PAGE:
Induced early expression of mrf4 but not myog rescues myogenesis in the myod/myf5 double-morphant zebrafish embryo.
ABSTRACT Muscle regulatory factors activate myogenesis in all vertebrates, but their role has been studied in great detail only in the mouse embryo, where all but myogenin--Myod, Myf5 and Mrf4--are sufficient to activate (albeit not completely) skeletal myogenesis. In the zebrafish embryo, myod and myf5 are required for induction of myogenesis because their simultaneous ablation prevents muscle development. Here we show that mrf4 but not myog can fully rescue myogenesis in the myod/myf5 double morphant via a selective and robust activation of myod, in keeping with its chromatin-remodelling function in vitro. Rescue does not happen spontaneously, because the gene, unlike that in the mouse embryo, is expressed only at the onset of muscle differentiation, Moreover, because of the transient nature of morpholino inhibition, we were able to investigate how myogenesis occurs in the absence of a myotome. We report that in the complete absence of a myotome, subsequent myogenesis is abolished, whereas myogenesis does proceed, albeit abnormally, when the morpholino inhibition was not complete. Therefore our data also show that the early myotome is essential for subsequent skeletal muscle differentiation and patterning in the zebrafish.
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ABSTRACT: Axon pathfinding is a subfield of neural development by which neurons send out axons to reach the correct targets. In particular, motoneurons extend their axons toward skeletal muscles, leading to spontaneous motor activity. In this study, we identified the zebrafish Ccdc80 and Ccdc80-like1 (Ccdc80-l1) proteins in silico on the basis of their high aminoacidic sequence identity with the human CCDC80 (Coiled-Coil Domain Containing 80). We focused on ccdc80-l1 gene that is expressed in nervous and non-nervous tissues, in particular in territories correlated with axonal migration, such as adaxial cells and muscle pioneers. Loss of ccdc80-l1 in zebrafish embryos induced motility issues, although somitogenesis and myogenesis were not impaired. Our results strongly suggest that ccdc80-l1 is involved in axon guidance of primary and secondary motoneurons populations, but not in their proper formation. ccdc80-l1 has a differential role as regards the development of ventral and dorsal motoneurons, and this is consistent with the asymmetric distribution of the transcript. The axonal migration defects observed in ccdc80-l1 loss-of-function embryos are similar to the phenotype of several mutants with altered Hedgehog activity. Indeed, we reported that ccdc80-l1 expression is positively regulated by the Hedgehog pathway in adaxial cells and muscle pioneers. These findings strongly indicate ccdc80-l1 as a down-stream effector of the Hedgehog pathway.PLoS ONE 01/2012; 7(2):e31851. · 3.73 Impact Factor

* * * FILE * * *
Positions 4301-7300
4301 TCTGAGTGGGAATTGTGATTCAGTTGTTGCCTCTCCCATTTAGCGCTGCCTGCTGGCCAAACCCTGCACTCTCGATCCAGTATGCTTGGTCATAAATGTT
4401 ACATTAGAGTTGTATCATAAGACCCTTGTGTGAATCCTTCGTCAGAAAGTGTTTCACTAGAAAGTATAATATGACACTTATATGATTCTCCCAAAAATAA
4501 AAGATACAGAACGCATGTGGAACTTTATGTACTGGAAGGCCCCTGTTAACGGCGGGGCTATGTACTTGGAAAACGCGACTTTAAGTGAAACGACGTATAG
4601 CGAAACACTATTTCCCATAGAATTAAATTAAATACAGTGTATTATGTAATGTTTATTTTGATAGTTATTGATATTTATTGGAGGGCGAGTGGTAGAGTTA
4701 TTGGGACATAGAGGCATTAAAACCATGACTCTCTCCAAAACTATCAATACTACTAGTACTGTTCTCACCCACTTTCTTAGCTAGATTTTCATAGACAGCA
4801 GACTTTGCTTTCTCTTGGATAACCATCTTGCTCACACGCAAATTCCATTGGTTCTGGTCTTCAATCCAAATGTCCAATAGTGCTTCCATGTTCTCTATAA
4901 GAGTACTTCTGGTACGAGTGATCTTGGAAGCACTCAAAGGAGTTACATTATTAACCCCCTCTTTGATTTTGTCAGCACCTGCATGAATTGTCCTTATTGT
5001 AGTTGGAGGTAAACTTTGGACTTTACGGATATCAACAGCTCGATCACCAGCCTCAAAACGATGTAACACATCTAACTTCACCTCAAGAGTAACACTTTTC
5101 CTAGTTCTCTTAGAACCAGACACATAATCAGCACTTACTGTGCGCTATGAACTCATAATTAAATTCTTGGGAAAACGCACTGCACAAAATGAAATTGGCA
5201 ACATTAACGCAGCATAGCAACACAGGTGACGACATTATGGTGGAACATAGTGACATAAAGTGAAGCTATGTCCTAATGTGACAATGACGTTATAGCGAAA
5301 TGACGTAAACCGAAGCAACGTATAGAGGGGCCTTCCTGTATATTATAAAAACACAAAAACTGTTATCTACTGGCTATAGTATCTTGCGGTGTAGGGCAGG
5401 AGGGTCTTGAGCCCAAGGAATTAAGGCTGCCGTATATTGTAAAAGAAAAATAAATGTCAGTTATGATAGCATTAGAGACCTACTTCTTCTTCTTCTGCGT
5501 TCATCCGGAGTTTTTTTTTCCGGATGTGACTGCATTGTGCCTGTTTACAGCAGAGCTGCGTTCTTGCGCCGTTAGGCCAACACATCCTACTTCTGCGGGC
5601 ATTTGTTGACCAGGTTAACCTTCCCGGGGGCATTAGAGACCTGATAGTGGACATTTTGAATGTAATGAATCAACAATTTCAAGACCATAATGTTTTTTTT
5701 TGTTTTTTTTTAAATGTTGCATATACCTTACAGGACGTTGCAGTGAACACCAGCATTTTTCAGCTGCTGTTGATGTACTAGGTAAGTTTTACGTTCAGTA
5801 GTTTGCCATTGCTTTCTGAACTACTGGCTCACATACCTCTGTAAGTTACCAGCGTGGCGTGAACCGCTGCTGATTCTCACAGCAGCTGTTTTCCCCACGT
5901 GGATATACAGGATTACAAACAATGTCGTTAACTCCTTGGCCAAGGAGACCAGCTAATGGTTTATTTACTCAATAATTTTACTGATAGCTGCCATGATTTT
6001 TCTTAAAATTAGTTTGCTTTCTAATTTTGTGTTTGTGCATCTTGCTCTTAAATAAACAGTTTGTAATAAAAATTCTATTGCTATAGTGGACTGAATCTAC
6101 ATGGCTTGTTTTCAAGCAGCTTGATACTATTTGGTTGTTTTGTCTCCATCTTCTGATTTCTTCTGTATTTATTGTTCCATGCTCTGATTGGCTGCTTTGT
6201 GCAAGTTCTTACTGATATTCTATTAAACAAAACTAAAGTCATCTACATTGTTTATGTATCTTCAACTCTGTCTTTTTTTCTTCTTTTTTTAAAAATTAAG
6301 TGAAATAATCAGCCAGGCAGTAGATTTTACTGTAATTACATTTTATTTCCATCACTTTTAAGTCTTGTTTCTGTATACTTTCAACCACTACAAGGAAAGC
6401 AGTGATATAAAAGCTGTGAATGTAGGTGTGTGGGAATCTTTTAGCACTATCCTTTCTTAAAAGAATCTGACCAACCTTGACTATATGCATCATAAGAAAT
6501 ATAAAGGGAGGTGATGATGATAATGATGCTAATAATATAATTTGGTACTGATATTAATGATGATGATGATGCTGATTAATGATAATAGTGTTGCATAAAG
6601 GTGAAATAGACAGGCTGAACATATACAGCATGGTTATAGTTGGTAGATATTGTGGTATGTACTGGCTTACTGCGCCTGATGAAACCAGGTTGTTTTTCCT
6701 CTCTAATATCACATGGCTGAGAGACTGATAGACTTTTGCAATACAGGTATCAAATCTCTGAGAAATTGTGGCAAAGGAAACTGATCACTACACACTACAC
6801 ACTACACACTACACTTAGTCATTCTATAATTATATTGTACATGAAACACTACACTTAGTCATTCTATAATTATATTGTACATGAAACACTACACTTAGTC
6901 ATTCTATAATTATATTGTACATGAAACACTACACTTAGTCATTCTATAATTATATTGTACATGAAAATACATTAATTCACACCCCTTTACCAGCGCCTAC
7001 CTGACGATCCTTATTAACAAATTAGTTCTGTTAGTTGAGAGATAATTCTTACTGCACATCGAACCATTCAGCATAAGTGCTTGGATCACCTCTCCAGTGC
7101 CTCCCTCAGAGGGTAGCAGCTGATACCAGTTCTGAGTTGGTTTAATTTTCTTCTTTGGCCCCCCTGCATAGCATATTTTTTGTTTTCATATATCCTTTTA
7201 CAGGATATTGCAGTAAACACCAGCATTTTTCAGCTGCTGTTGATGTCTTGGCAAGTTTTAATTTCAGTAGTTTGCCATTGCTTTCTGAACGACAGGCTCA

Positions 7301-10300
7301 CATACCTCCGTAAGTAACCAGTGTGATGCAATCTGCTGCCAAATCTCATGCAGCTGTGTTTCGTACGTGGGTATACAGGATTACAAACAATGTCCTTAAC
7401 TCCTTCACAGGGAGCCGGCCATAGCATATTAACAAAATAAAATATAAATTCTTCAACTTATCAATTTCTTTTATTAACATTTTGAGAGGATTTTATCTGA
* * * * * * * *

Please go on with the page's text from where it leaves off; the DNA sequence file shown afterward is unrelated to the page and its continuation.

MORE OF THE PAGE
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ABSTRACT: Biomaterials that can drive stem cells to an appropriate differentiation level and decrease apoptosis of transplanted cells are needed in regenerative medicine. Nanomaterials are promising novel materials for such applications. Here we reported that carboxylated multiwalled carbon nanotube (MWCNT 1) promotes myogenic differentiation of mouse myoblast cells and inhibits cell apoptosis under the differentiation conditions by regulating basic helix-loop-helix transcription factors. MWCNT 1 attenuates bone morphogenetic protein receptor (BMPR) signaling activity by binding to BMPR2 and attenuating the phosphorylation of BMPR1. This molecular understanding allowed us to tune stem cell differentiation to various levels by chemical modifications, demonstrating human control of biological activities of nanoparticles and opening an avenue for potential applications of nanomaterials in regenerative medicine.Cell Death & Disease 01/2012; 3:e308. · 6.04 Impact Factor